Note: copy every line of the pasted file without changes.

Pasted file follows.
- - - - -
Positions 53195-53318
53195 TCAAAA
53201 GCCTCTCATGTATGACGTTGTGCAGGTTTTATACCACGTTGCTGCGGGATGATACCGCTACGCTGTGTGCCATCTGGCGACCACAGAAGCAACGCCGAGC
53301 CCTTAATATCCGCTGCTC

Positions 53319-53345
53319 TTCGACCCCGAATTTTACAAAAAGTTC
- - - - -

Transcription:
Positions 53195-53318
53195 TCAAAA
53201 GCCTCTCATGTATGACGTTGTGCAGGTTTTATACCACGTTGCTGCGGGATGATACCGCTACGCTGTGTGCCATCTGGCGACCACAGAAGCAACGCCGAGC
53301 CCTTAATATCCGCTGCTC

Positions 53319-53345
53319 TTCGACCCCGAATTTTACAAAAAGTTC